- The Whitney Plantation and West Baton Rouge Museum in Louisiana;
- The 9/11 Memorial & Museum and the New-York Historical Society in New York City; and
- The Muhammad Ali Center in Louisville.
Early advice on every level of the project from assistant professor of museum studies at The George Washington University Max van Balgooy was indispensable. We put together a team of advisors that included museum professionals, academics, activists, and descendants such as: Christy Coleman, chief executive director of the American Civil War Museum in Richmond, VA; Rex Ellis, associate director of curatorial affairs at the National Museum of African American History and Culture; and John Franklin, cultural historian and senior manager in the Office of External Affairs at the National Museum of African American History and Culture. They all provided guidance and enormous amounts of inspiration.
(Editors’ Note: You can read more about The Anarchist’s Guide in this essay in the May 2015 issue of The Public Historian. You can also read a review of the book from the May 2016 issue of The Public Historian here.)
H@W Editors: It sounds like you strategized and consulted with an array of stakeholders and prospective collaborators. Despite these efforts, was there any opposition to the development or installation of the exhibition by JMM stakeholders or visitors more generally?
Kat Imhoff, CEO, JMM: We made a point to make the creation of MDOC an iterative and thoughtful process in the hopes of avoiding strong opposition to the finished product. Of the utmost importance was to include various stakeholders in the development of the exhibition, because you can’t talk about this history authentically and holistically without incorporating the feedback and points of view of those for whom it is personal. We are lucky to have such an active and committed descendant community to advise us and help make decisions. Their feedback, combined with the guidance of experts in the field, produced what you see today.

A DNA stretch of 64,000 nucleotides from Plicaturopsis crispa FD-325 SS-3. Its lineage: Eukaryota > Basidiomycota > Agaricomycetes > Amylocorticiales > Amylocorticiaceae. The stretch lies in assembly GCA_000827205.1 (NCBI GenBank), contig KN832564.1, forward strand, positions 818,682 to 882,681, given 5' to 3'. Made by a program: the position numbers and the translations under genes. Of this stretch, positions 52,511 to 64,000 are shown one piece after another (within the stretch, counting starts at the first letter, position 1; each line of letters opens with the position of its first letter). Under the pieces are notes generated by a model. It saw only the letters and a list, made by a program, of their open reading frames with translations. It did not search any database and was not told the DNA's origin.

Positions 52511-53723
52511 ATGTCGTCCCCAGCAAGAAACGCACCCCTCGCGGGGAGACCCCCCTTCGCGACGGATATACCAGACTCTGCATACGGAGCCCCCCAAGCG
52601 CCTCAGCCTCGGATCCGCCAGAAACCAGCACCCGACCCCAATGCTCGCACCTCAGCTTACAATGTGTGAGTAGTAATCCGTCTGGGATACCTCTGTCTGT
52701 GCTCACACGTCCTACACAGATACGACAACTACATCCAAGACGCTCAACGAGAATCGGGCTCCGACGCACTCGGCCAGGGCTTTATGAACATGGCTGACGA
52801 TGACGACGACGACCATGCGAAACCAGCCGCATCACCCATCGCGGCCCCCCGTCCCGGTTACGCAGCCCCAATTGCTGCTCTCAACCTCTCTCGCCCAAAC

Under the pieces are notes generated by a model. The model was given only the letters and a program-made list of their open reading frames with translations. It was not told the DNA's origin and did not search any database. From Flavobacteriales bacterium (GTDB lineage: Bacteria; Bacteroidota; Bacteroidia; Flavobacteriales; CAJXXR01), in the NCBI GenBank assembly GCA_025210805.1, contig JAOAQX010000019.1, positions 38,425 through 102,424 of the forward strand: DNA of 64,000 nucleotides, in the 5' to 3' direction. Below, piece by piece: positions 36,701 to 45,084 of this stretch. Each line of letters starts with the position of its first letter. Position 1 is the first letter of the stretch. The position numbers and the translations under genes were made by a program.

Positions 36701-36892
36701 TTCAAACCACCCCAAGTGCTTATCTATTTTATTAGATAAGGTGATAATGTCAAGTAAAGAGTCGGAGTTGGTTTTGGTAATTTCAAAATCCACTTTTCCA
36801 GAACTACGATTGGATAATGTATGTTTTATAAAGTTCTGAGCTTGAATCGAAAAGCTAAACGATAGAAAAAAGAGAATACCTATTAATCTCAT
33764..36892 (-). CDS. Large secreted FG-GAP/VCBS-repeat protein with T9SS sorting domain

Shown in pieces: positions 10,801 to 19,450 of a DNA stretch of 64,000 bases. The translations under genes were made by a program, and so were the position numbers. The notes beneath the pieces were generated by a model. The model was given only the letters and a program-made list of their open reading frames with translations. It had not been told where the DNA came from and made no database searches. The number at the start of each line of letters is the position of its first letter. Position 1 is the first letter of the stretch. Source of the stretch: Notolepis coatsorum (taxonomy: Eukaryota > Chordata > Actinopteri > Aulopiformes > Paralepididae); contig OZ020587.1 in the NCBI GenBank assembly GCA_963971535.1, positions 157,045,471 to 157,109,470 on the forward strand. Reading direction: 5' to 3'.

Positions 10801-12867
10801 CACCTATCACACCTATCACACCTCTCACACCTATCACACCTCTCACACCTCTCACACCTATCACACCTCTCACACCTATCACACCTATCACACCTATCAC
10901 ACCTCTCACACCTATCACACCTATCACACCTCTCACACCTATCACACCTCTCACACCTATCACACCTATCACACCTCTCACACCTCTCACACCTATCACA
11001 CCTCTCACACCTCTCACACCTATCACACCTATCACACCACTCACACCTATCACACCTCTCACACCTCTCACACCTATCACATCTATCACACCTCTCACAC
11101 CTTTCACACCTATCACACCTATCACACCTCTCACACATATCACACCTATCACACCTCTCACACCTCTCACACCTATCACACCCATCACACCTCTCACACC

H@W Editors: Speaking of what visitors see and experience when they visit Montpelier, can you tell us more about how MDOC might fit into a visitor’s overall experience?
Haley Backlund, Manager of Visitor Services, JMM: When visitors first arrive at JMM, the Visitor Services team help JMM visitors maximize their time on site. The interior of the home is only accessible by guided tour. Therefore, the first thing most visitors do is select the type of house tour they would like to take. MDOC is included in the standard price of admission, so as guests are planning their day, they are encouraged to see it either before or after their house tour, depending on timing. In addition to touring the house and viewing MDOC, while guests are on the property, they can also view the introductory film and exhibits in the David M. Rubenstein Visitor Center, view the Annie DuPont Formal Garden, visit Madison’s Temple, the Madison Family Cemetery and Slave Cemetery, the Archaeology Lab, and the Landmark Forest, and they can hike the trails. My hope is that visitors are taking the time to experience the exhibit so they leave with an understanding that much of what we are seeing in today’s society is due to the legacies of slavery
Editor’s Note: In this MDOC Q&A installment, we learned about the inspiration for MDOC. In the next post, we will delve more deeply into the exhibition’s content and source base.